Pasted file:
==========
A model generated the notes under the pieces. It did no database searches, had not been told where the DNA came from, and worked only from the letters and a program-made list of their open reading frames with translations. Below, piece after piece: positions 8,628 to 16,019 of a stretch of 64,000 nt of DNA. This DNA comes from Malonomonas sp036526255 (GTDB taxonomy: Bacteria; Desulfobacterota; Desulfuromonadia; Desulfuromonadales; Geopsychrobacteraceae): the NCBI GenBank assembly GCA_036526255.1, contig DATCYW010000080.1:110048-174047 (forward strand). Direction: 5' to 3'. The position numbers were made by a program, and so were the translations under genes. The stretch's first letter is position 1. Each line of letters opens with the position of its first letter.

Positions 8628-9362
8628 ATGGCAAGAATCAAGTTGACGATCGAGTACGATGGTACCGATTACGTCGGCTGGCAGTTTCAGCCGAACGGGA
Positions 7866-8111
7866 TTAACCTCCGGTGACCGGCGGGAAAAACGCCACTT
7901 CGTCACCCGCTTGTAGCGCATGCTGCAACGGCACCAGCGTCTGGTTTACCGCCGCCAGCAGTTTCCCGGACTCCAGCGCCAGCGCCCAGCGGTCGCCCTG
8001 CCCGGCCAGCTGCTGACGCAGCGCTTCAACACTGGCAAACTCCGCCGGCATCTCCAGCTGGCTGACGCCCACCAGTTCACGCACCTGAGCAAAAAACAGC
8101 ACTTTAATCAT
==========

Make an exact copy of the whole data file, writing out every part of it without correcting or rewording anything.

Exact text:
A model generated the notes under the pieces. It did no database searches, had not been told where the DNA came from, and worked only from the letters and a program-made list of their open reading frames with translations. Below, piece after piece: positions 8,628 to 16,019 of a stretch of 64,000 nt of DNA. This DNA comes from Malonomonas sp036526255 (GTDB taxonomy: Bacteria; Desulfobacterota; Desulfuromonadia; Desulfuromonadales; Geopsychrobacteraceae): the NCBI GenBank assembly GCA_036526255.1, contig DATCYW010000080.1:110048-174047 (forward strand). Direction: 5' to 3'. The position numbers were made by a program, and so were the translations under genes. The stretch's first letter is position 1. Each line of letters opens with the position of its first letter.

Positions 8628-9362
8628 ATGGCAAGAATCAAGTTGACGATCGAGTACGATGGTACCGATTACGTCGGCTGGCAGTTTCAGCCGAACGGGA
Positions 7866-8111
7866 TTAACCTCCGGTGACCGGCGGGAAAAACGCCACTT
7901 CGTCACCCGCTTGTAGCGCATGCTGCAACGGCACCAGCGTCTGGTTTACCGCCGCCAGCAGTTTCCCGGACTCCAGCGCCAGCGCCCAGCGGTCGCCCTG
8001 CCCGGCCAGCTGCTGACGCAGCGCTTCAACACTGGCAAACTCCGCCGGCATCTCCAGCTGGCTGACGCCCACCAGTTCACGCACCTGAGCAAAAAACAGC
8101 ACTTTAATCAT